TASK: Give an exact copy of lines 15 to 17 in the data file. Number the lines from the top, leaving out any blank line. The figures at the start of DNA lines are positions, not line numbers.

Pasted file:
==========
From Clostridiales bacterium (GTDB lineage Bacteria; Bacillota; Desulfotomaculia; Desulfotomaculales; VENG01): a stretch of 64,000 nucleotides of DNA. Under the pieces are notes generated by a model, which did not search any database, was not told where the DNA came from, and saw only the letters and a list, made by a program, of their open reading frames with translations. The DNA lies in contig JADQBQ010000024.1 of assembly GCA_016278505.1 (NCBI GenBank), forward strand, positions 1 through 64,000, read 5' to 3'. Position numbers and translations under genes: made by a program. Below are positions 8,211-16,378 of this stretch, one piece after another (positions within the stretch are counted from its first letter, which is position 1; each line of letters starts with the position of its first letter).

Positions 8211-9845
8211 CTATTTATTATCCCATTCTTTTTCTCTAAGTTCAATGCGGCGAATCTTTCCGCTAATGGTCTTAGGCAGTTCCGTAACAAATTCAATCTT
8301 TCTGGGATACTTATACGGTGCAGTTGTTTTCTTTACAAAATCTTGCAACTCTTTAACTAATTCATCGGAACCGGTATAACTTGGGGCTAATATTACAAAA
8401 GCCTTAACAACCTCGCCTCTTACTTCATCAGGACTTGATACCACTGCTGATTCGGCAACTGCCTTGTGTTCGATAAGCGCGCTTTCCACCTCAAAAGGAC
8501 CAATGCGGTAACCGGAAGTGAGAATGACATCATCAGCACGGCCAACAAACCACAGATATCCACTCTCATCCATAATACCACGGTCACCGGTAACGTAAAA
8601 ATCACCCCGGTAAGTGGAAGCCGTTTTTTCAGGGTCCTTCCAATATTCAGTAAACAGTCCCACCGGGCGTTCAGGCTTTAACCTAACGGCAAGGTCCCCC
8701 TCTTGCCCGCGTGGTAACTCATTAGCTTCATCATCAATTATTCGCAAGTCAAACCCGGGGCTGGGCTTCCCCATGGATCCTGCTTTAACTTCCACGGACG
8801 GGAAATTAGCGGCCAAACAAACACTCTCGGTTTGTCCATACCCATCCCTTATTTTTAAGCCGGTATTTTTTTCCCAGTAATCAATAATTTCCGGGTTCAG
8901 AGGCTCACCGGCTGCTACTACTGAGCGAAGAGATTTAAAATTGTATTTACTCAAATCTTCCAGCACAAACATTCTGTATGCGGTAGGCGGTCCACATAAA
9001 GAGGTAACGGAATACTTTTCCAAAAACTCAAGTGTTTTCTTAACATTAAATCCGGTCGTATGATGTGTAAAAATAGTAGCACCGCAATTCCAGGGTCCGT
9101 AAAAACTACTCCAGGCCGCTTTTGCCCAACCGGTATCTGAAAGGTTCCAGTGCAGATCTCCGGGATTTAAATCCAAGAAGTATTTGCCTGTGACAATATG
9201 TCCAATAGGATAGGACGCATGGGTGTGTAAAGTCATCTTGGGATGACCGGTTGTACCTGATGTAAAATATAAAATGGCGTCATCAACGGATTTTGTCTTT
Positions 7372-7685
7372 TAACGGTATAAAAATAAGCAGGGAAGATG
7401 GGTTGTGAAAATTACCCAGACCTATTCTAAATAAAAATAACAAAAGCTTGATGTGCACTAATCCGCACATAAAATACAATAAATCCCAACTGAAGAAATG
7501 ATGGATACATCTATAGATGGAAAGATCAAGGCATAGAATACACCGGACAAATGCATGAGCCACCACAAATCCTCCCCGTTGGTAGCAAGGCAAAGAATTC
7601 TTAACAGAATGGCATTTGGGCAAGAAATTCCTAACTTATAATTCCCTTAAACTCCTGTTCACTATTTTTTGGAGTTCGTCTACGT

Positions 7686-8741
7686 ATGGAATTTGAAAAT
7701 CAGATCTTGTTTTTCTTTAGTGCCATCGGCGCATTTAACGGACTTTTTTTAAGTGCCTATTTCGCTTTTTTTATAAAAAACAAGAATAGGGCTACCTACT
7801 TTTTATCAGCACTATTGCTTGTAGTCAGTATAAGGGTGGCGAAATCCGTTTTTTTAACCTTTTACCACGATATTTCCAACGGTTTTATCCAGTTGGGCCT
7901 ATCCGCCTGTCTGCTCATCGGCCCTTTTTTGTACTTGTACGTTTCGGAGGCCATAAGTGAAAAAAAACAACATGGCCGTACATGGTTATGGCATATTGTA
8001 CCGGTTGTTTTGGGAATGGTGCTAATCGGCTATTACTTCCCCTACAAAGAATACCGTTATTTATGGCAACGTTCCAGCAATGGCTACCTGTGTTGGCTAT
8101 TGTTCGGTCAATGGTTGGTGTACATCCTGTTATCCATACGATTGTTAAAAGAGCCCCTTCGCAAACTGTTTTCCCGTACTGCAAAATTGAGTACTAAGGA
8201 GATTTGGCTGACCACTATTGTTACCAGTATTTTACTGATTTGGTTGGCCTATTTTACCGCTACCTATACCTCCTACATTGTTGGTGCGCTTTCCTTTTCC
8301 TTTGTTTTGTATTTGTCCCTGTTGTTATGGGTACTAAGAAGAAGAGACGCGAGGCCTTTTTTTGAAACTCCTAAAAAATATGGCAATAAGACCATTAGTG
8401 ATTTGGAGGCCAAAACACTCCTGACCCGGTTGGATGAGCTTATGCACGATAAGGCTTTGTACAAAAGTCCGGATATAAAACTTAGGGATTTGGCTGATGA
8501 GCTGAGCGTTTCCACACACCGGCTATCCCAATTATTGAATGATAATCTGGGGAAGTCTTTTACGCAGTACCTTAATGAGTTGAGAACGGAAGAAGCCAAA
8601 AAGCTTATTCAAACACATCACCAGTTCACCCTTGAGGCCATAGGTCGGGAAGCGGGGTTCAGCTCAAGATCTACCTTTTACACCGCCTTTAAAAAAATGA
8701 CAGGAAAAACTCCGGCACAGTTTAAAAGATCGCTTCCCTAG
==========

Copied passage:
7372 TAACGGTATAAAAATAAGCAGGGAAGATG
7401 GGTTGTGAAAATTACCCAGACCTATTCTAAATAAAAATAACAAAAGCTTGATGTGCACTAATCCGCACATAAAATACAATAAATCCCAACTGAAGAAATG
7501 ATGGATACATCTATAGATGGAAAGATCAAGGCATAGAATACACCGGACAAATGCATGAGCCACCACAAATCCTCCCCGTTGGTAGCAAGGCAAAGAATTC